timberland apparel Are lifetime guarantees becoming a thing of the past
Some lifetime guarantees last longer than others.
A small minority of shoppers who have returned items salvaged from yard sales or purchased decades ago to get an upgraded version or a cash refund have left some retailers saying enough is enough.
More retailers are changing once generous return policies. Bean said that in the wake of increasing abuse, it was putting a cap on its legendary open ended pledge, limiting most returns to one year a move that prompted outrage and at least one lawsuit by a customer who said the company was now . . . its promises.
Bean follows outdoor gear and clothing retailer REI, which dropped its lifetime guarantee in 2013. Membership warehouse retailer Costco began limiting its lifetime returns policy to just 90 days for certain major electronics like TVs and computers. And car maker Chrysler, as well as jewelry maker Silpada, have also pared back open ended policies.
“Part of the reason is that retailers are very cost conscious and have become increasingly concerned about the amount of abuse associated with lifetime guarantees,” says Neil Saunders, managing director of the retail consultancy GlobalData.
Such lifelong guarantees are increasingly becoming casualties of an era of disposable products and fast changing fashion. And with competitive pressures only rising, companies don’t want to bear the costs of endlessly replacing an array of dated products.
“I think it was a sincere way that sellers inspired confidence in their products in the minds of prospective purchasers, says Edgar Dworsky, founder and editor of Consumer World, an online consumer education site and resource guide. Bean drops its unlimited lifetime return policy
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Sticking with guarantees Yet several retailers Lands’ End, Eddie Bauer, Nordstrom, Patagonia to name a few are holding firm.
policy is guaranteed period, and we mean every word,” says Michele Casper, spokeswoman for outerwear retailer Lands’ End. “It is unconditional, and it part of how we do business. company, whose policy states that a dissatisfied customer can return a purchase at any time, isn’t just talking about offering a refund for a lunch box or replacing a pair of snow boots. Bean retail store in Freeport, Maine. Bean is tightening its generous return policy by imposing a one year limit on most returns to reduce abuse and fraud. Executives say returns of severely worn items have doubled over five years. Under the new policy announced Friday, Feb. 9, 2018, the company will accept returns for one year with a proof of purchase and will continue to replace products for manufacturing defects beyond that. (AP Photo/Robert F. Bukaty, File) ORG XMIT: NY109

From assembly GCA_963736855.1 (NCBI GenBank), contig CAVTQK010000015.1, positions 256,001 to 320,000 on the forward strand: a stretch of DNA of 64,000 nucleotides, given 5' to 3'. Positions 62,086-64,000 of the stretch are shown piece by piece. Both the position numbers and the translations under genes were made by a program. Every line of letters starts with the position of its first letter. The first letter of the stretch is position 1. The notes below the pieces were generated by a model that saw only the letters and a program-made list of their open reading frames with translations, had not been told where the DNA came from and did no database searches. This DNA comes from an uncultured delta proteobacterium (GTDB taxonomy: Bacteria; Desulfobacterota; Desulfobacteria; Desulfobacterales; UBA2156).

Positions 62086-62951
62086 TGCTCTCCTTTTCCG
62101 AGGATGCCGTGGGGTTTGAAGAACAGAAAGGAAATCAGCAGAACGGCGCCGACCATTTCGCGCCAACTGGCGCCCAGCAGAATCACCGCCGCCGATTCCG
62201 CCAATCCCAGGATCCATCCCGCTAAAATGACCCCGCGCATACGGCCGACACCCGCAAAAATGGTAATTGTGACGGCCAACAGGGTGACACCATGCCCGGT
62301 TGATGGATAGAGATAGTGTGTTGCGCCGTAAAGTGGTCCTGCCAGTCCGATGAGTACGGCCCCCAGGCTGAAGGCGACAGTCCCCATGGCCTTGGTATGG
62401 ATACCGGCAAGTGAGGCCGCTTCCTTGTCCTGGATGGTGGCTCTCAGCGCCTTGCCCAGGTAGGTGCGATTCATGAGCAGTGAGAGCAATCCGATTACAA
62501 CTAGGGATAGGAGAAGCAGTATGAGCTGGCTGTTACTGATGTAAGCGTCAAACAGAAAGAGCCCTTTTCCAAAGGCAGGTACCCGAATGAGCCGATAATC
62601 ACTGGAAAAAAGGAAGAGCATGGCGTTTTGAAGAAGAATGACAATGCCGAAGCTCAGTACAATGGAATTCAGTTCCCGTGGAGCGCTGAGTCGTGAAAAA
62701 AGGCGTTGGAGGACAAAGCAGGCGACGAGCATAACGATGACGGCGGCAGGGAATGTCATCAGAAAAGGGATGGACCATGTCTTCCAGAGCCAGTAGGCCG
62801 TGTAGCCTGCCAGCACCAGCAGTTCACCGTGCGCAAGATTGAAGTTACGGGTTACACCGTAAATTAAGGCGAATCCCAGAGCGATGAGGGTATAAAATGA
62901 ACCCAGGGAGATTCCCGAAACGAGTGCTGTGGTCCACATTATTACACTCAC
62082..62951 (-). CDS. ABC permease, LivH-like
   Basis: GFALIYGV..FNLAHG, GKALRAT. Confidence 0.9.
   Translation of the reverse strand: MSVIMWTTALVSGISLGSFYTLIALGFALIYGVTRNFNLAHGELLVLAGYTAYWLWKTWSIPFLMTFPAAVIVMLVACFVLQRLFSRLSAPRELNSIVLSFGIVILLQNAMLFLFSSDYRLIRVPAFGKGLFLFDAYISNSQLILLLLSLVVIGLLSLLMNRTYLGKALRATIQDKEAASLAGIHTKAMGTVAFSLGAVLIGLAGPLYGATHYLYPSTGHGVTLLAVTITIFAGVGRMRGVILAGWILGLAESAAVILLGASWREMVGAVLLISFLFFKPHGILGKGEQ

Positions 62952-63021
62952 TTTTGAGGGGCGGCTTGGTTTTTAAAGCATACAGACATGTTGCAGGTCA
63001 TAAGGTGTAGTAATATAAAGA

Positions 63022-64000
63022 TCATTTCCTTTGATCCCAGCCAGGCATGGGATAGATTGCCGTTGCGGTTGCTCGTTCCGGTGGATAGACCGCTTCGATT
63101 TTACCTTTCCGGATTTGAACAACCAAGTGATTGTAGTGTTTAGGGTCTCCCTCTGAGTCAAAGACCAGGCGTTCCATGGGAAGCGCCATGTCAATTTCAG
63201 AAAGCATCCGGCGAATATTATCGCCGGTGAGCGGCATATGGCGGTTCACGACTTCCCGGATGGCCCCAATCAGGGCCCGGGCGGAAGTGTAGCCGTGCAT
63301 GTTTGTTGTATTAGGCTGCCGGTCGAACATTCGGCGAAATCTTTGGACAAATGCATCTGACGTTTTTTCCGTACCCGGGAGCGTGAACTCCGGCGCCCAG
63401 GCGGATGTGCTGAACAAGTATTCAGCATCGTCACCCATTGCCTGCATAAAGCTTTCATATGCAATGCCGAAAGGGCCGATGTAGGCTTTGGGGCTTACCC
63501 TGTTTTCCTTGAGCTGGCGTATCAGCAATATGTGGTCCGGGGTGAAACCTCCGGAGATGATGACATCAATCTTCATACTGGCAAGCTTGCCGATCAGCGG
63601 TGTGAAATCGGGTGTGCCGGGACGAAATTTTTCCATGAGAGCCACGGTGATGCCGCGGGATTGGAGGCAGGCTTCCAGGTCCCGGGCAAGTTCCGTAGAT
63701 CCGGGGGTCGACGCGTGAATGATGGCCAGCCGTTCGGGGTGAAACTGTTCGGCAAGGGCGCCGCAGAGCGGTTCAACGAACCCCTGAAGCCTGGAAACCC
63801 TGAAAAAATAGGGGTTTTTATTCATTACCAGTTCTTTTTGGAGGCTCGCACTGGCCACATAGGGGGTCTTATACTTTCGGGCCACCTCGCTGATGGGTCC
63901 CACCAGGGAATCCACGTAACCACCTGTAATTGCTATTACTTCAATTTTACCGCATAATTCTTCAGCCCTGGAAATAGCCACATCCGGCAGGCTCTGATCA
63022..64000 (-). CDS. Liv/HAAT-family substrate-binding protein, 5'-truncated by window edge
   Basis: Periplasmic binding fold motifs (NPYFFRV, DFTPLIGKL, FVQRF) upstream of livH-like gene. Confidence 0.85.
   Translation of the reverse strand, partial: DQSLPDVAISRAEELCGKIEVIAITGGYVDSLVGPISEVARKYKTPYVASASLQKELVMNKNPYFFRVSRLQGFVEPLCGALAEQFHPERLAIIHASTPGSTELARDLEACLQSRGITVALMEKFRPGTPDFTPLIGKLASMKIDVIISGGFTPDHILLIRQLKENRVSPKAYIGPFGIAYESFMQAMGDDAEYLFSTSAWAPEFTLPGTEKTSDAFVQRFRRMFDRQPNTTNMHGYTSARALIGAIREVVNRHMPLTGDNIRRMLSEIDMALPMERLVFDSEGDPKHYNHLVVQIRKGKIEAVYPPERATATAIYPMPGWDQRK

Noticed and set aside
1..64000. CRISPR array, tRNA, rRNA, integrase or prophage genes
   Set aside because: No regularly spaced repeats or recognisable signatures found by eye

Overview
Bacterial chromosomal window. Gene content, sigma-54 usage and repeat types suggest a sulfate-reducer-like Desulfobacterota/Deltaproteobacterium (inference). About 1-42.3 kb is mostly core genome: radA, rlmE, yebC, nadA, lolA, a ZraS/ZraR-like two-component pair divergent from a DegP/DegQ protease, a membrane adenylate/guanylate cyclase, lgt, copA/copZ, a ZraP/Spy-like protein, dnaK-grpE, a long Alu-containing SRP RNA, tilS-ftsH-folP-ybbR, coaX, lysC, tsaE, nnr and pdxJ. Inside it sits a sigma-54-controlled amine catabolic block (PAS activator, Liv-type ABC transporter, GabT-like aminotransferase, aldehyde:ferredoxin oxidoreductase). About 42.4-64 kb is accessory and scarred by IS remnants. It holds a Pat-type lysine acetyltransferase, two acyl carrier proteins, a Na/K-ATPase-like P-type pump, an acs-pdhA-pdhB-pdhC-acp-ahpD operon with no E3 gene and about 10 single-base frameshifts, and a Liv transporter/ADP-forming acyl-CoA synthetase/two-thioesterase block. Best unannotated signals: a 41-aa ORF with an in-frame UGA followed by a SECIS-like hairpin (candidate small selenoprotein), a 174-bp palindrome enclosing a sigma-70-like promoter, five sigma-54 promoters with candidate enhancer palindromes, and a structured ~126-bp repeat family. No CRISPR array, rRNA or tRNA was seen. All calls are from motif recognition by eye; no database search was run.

Nordstrom, which also puts no time limit on returns or exchanges, once honored the claim of a customer in Fairbanks, Alaska, who brought back a set of tires he’d bought from another business that had been on that physical site before Nordstrom. The upscale retailer has never sold tires.
Outdoor clothing and gear seller Patagonia touts its guarantee. Though it will charge a small fee to fix items damaged from regular wear and tear, the company will take back items years after they were purchased, attempt to repair them and if it decides that the item is worn out and can’t be fixed, it will talk with the shopper about replacing it or receiving a gift credit. Huggins. “Abuse is not widespread. Bean to change a policy that had been its hallmark since 1912.
The company’s executive chairman, Shawn Gorman, said in a letter to customers Feb. Bean’s open ended guarantee, seeking refunds for old, worn out products and items picked up at yard sales. Bean shoppers will have just one year to return a product and must show proof of purchase, though the company will try to resolve issues beyond the one year time frame if an item is defective. Bean customer who lives outside Boston, was also angered by the shift. Bean, and this letter Gorman sent is an insult to me and thousands of other customers, Taylor, an accountant, said in an email sent to USA TODAY. Bean. . Bean could not be reached for comment.
A Dying Breed REI changed its open ended returns policy in 2013. Since then, customers have only been able to bring back or exchange items they were dissatisfied with for a year after purchase. For outdoor electronics, the window is even smaller 90 days though an item with a defect in its materials or the way it is made can be brought back at any time.
“Our returns policy is still among the best in the industry,” REI said in a statement.
Car maker Chrysler began offering lifetime warranties on new vehicles in 2007, a move that was virtually unheard of for a car manufacturer because cars so often need repairs. But two years later, it decided to no longer offer the unlimited guarantee. It knocked it down to a five year, 100,000 mile warranty instead.
Chrysler, now Fiat Chrysler, says it still honors the lifetime warranties from that period.
And while Costco continues its popular lifetime returns policy for most products, it imposed a 90 day limit for certain major electronics like TVs, camcorders and computers to the rapid technology changes, it said in a statement. The warehouse retailer added that after the change, it began offering a second year warranty on TVs, appliances and computers and a program that provides free technical assistance.